Slowly, I twirled the cake on it’s turntable so I could inspect my work.
I thought to myself if this cake were to be enclosed in a time capsule and uncovered many years from now, it would still be identifiable. And without almost a single word.
The discoverers would see the candles and know it’s a birthday. The number and the name would tell them it was Olivia’s 9th.
They’d see cookies with white puffy pillows and a corner of the patterned covering downturned, which would tell them it’s some kind of bed.
They’d soon realize that ice cream sundaes were a part of the celebration.
And with all the sleeping bags punctuated by tiny little teddy bears, they’d soon realize that the little outfits were pajamas.
Then, they’d know, without so much as a whisper from me, that today was Olivia’s 9th birthday, and that she had a slumber party.
I snapped out of my little daydream, because it then struck me that it would, in fact, be terrible if this cake with all its cookies went into a time capsule.
Because then Olivia and her friends wouldn’t get to deconstruct and devour the cute chocolate cake layered with milk chocolate ganache. And they’d never realize the joy I took in making it and the many hundreds of other birthday cakes I’ve made over the years.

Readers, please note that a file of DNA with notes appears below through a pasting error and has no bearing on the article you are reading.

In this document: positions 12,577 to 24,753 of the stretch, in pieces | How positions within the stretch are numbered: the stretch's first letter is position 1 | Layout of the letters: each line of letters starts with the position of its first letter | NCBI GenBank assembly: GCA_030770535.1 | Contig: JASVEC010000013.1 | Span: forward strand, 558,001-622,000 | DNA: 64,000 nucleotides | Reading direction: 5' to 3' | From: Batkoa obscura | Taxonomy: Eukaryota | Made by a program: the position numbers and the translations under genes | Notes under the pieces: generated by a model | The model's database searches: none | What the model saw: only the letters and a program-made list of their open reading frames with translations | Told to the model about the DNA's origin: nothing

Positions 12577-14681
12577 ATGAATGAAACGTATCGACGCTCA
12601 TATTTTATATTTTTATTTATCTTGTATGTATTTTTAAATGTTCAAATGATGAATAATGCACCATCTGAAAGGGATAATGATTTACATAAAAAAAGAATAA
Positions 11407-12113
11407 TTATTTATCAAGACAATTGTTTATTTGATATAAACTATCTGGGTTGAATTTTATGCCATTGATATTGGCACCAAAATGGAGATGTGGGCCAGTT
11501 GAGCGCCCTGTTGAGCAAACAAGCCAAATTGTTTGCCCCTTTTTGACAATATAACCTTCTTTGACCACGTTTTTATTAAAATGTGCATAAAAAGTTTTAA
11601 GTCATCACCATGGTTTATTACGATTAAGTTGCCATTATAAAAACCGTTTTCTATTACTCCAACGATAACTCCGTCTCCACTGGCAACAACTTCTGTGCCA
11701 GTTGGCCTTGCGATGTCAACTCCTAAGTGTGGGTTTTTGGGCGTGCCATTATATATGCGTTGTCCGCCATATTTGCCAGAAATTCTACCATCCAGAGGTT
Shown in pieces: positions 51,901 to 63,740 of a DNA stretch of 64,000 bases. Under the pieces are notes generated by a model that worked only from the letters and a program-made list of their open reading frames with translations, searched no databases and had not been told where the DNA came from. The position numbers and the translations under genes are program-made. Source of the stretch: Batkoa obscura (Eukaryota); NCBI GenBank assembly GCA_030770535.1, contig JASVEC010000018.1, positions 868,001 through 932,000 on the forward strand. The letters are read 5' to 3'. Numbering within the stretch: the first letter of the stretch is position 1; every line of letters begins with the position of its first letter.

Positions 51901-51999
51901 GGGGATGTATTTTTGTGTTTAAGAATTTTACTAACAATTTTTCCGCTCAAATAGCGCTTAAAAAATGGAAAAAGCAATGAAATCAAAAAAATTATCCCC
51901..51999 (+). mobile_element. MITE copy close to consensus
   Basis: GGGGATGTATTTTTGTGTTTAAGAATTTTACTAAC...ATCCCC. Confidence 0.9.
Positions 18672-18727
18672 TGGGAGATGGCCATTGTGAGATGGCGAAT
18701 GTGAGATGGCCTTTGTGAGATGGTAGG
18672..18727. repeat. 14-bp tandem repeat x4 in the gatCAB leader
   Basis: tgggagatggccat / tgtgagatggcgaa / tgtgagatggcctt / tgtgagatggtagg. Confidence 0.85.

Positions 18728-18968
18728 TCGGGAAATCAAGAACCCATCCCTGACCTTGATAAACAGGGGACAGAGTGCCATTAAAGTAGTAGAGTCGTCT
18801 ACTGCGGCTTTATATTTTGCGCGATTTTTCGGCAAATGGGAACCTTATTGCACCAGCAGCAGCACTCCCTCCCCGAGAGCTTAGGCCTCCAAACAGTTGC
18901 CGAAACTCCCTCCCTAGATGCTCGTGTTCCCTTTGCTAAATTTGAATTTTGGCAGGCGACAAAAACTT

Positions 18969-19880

Happy 9th Birthday, Olivia.
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You’re familiar with the halo effect, right? The theory that (and I’m paraphrasing) if something is packaged beautifully, its contents will be looked upon more favorably. A term paper, for instance, neatly assembled in a beautiful folder with fancy writing, might be thought to be better than the paper that’s been written in crayon and stuffed into a back pocket before being turned in. Or, that a present wrapped within an inch of its life in gorgeous paper and tied up with an abundance of silk ribbon will contain a similarly spectacular gift, rather than a gift given in a wrinkled brown grocery bag.
This theory can be applied to cake, in my opinion.
Picture if you will, a very special celebration cake, tiers stacked expertly, or carved into a sculpture that would wow Jeff Koons. The fondant or buttercream is as smooth as satin, the gumpaste decorations, the buttercream flowers, have been modeled to a level of perfection that even Kerry Vincent would die for.
Except for one thing.